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Leahy/Spector Introduced ID Theft Restitution Provision

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Senators Leahy and Spector have introduced the Identity Theft Enforcement and Restitution Act of 2007, which proposes adding several provisions to the Personal Data Privacy and Security Act (S. 495) that was passed in the Judiciary Committee last May.

The new provisions would:

  • Expand the definition of cybercrime to include threatening to obtain or release information from a protected computer.
  • Give victims of identity theft the right to seek restitution for the time and money spent attempting to restore their credit.
  • Extend the jurisdiction of existing federal computer fraud statutes to include small businesses and corporations.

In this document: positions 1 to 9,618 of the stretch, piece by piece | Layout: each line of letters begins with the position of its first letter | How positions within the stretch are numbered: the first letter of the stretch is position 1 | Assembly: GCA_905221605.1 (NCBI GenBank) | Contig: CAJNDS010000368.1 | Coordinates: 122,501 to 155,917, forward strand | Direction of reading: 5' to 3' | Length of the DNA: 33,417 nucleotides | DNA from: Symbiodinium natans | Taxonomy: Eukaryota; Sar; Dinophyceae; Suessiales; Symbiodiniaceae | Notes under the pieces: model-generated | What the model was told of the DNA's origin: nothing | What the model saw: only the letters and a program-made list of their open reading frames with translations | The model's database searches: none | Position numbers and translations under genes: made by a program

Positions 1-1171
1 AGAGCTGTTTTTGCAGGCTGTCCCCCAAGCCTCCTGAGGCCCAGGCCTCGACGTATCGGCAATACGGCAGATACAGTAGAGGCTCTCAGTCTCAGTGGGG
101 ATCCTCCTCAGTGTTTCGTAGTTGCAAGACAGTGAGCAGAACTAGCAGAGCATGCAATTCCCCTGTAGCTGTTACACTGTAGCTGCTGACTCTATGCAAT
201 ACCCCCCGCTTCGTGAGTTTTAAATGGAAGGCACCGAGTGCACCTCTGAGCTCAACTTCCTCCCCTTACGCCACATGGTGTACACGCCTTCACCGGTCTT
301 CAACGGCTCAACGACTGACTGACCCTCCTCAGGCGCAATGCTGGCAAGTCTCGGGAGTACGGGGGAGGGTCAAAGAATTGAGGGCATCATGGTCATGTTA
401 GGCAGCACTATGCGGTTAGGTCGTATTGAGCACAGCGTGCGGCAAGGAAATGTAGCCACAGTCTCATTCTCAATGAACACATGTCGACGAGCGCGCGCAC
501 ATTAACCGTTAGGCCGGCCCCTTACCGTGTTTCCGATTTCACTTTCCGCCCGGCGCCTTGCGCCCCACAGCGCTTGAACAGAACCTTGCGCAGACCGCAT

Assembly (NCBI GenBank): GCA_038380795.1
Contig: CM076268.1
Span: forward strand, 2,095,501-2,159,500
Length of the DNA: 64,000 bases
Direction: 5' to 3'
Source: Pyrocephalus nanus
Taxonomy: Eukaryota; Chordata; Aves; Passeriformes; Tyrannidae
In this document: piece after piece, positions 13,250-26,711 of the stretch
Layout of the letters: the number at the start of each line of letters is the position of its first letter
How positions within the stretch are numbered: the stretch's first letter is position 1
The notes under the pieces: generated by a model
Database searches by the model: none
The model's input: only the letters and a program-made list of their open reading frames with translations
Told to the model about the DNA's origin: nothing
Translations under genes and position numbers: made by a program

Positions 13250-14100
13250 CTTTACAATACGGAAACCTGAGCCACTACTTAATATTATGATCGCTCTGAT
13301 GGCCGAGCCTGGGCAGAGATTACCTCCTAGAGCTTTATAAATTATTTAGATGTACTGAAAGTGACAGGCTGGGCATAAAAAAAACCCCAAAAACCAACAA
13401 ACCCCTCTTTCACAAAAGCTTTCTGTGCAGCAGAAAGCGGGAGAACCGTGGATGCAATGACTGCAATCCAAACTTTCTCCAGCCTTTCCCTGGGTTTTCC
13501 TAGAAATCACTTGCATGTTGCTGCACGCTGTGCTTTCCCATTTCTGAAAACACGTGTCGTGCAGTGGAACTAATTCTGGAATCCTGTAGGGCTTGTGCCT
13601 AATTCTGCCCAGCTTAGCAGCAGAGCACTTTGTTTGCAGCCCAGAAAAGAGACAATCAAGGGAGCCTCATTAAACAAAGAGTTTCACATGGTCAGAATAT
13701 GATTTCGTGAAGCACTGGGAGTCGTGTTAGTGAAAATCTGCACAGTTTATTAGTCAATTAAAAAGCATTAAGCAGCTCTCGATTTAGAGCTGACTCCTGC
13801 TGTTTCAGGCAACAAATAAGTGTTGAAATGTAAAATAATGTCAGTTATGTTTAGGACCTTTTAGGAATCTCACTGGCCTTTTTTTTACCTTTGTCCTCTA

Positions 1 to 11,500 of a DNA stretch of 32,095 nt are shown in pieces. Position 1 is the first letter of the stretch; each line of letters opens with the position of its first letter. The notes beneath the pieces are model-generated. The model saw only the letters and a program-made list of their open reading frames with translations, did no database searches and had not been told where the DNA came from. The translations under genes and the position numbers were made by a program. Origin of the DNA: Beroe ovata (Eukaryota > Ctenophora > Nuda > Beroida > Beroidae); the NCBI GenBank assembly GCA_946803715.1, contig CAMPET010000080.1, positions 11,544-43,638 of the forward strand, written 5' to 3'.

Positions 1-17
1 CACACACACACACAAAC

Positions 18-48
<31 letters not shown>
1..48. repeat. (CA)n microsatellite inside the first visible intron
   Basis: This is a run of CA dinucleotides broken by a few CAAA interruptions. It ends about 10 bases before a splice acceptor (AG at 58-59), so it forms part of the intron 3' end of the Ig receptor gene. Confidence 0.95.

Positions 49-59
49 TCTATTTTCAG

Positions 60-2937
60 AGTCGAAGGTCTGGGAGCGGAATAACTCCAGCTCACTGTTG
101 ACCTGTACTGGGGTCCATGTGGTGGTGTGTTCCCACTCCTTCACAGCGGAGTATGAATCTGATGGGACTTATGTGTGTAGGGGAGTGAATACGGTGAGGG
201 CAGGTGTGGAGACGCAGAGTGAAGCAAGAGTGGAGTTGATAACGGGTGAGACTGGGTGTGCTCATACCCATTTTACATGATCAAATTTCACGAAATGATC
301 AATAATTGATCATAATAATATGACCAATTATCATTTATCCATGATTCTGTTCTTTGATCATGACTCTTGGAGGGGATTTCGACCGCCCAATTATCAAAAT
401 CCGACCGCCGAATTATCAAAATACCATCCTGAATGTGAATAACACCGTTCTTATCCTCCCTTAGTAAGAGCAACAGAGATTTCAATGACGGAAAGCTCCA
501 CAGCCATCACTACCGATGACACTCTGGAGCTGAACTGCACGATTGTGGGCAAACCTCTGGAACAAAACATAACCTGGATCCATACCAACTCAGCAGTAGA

• Delete the requirement that information must have been stolen from another state or country so that prosecutions can occur when the victim and the thief are located in the same state.
  • Make it a felony to use spyware or keyloggers that damage 10 or more computers.
  • Abolish the minimum requirement that $5,000 worth of loss must be experienced by the victim. Currently, this bill classifies incidents resulting in less than $5,000 worth of loss as misdemeanors.

The Personal Data Privacy and Security Act (S. 495), which is the original bill Senators Leahy and Spector seek to amend, focused on disclosure responsibilities of organizations that suffer a data breach or loss jeopardizing sensitive information.

The Senators quote a Justice Department statistic that puts the number of identity theft victims at 8.4 million in 2006.

The new bill has now been referred to the Senate Judiciary Committee.